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Modern Persecution, or Insane Asylums Unveiled
In this crisis, her own brother, instead of being her com-forter, blamed her for not retaining the perfection of her energies, and turned against her in the most heartless manner. She now became unable longer to baffle adversity, and having no pecuniary resources left, was reduced to the necessity of accepting a home in a miserable county alms-house.
Some time after leaving the Asylum, I went into the vicinity where these events occurred, and after diligently inquiring, found all the statements of her history she had made to me, corroborated.
In my first interview with her, observing how she had lacer-ated her fingers by constantly gnawing them, in her agony of mind, I suggested:
"Now let me wrap up your fingers, and I want you to prom-ise me not again to put them in your mouth. "Will you solemnly promise this, and keep your word?"
She complied, and I soon procured some rags, and bound up her bleeding fingers.
"Now," said she, "I want you to make a promise to me."
"What is it? most happy should I be to do anything pos-sible to relieve your condition."
"Oh, promise me," she entreated with earnest emphasis, "that you will never speak to me, nor take the least notice of me in the presence of Lizzie Bonner."
"Why should I promise this? you possess an intelligent mind, an immortal soul, you have been a great sufferer, and still remain so. I dislike to treat you with disrespect or neg-lect in the presence of any one."
"If Lizzie sees you trying to make me happy, she will feel reproved because she has never done so herself. She will hate and ill treat you worse than she does now; and more than that, she will separate us, and thus deprive you of all oppor-tunity to carry out your kind intentions respecting me."
I saw in this response, so much sanity, and gratitude; so much in her mind worth cultivating, that it confirmed my de-termination to benefit this most deeply suffering woman if possible.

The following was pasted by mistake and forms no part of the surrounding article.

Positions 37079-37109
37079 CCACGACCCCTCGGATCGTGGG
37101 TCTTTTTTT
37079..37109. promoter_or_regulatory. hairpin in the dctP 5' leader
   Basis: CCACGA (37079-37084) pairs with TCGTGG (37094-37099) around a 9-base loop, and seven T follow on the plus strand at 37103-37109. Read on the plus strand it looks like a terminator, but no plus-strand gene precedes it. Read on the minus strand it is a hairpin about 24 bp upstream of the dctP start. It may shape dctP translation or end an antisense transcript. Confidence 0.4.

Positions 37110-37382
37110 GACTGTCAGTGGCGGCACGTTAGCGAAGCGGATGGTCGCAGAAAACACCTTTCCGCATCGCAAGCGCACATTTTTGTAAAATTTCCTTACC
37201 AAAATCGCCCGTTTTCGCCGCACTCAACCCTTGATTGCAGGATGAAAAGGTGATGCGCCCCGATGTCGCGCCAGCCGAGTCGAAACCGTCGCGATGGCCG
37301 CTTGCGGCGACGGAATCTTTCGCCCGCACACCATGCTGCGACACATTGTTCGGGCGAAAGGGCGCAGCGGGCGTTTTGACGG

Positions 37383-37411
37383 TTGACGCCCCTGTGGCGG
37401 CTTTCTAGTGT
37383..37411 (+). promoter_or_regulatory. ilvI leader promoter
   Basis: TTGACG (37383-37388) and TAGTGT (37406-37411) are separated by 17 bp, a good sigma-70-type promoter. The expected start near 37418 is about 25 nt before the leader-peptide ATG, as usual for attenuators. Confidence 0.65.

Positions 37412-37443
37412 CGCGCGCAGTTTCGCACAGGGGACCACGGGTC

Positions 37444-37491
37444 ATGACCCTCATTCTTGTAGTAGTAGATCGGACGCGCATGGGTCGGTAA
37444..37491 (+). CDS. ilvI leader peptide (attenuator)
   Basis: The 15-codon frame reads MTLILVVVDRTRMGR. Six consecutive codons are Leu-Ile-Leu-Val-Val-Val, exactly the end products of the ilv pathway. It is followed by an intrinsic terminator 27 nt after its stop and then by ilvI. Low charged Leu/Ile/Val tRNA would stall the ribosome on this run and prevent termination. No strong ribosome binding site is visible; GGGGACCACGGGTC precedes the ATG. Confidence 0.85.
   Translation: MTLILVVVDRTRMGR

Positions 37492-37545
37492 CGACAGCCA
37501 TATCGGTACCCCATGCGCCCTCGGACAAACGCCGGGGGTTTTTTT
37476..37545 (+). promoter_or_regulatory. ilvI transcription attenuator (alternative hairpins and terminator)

I cannot here recount the experiments I tried to aid her in bringing back to its full triumph, her wavering reason and self-control. My success astonished myself; I felt almost cer-tain she would recover.
Expecting the letter Mrs. George so earnestly wished to write to her mother; with much difficulty, I had procured a sheet of paper for my own use; this she begged of me, and wrote upon it a very sensible and affectionate letter to her mother. No fault was found with the Asylum, or with the fact of her long sufferings there, but she gave the idea that though she had been much disordered in mind, she hoped she was now improving; that she trusted she had acquired a good degree of self-control, and thought she could now return to her mother and make both happy.
Doctor McFarland soon after appeared in the hall. Leading Mrs. George to him, I ventured to say, in a very respectful tone:
"Doctor McFarland, I am happy to believe this person now fully clothed in her right mind. She has desired me to present a request to you, in behalf of herself and her mother, but I think her better capable of stating her own request, if you will please to listen to it.
I then withdrew a little.
Mrs. George modestly advanced, and said in a very defer-ential tone:
"Oh, Doctor dear, will you please be so very kind as to let me send this letter to my poor feeble mother, if after having read it, you think it proper. She is getting quite old, and I am afraid, may not live the coming winter through. I have caused her much grief, and if I could only be with her, I think I could do much to make her happy. Please Doctor, grant my request, and I will be grateful to you as long as I live."
The Doctor barely deigned to hear this humble supplica-tion, then turned his back, without a word, and left the hall.
I had so often witnessed such replies to similar appeals, that I felt not the least surprise, but I much feared the effect of such a repulse upon the sensitive mind of his patient.
She had for several weeks, been making the most energetic effort to govern her own mind. She had struggled nobly and successfully to repress the natural rising of indignation, when she had been abused by her keepers, tasked, beaten and re-proached for not being able to quite fulfill the severe exactions in the toiling drudgeries every day assigned to her.
With unrepining patience, this child of grief had borne all these indignities, supported by the hope that she should again taste the sweets of liberty and affection with her beloved mother. I had watched with the greatest pleasure, the pro-gress she was making in the few hours of leisure that were allowed her in reading and needle-work.
But now, a shock too great for her to sustain, was given by the Doctor's most heartless repulse. A few days subsequent, a marked change for the worse came visibly over her mind and manners. She saw how fruitless were all the efforts she had been able to make for her own recovery, and again sank into gloomy discouragement.
She now laid aside her needle and her book, neglected her personal appearance, began to pace the hall in morose silence, tearing little bits of paper, and again biting her fingers.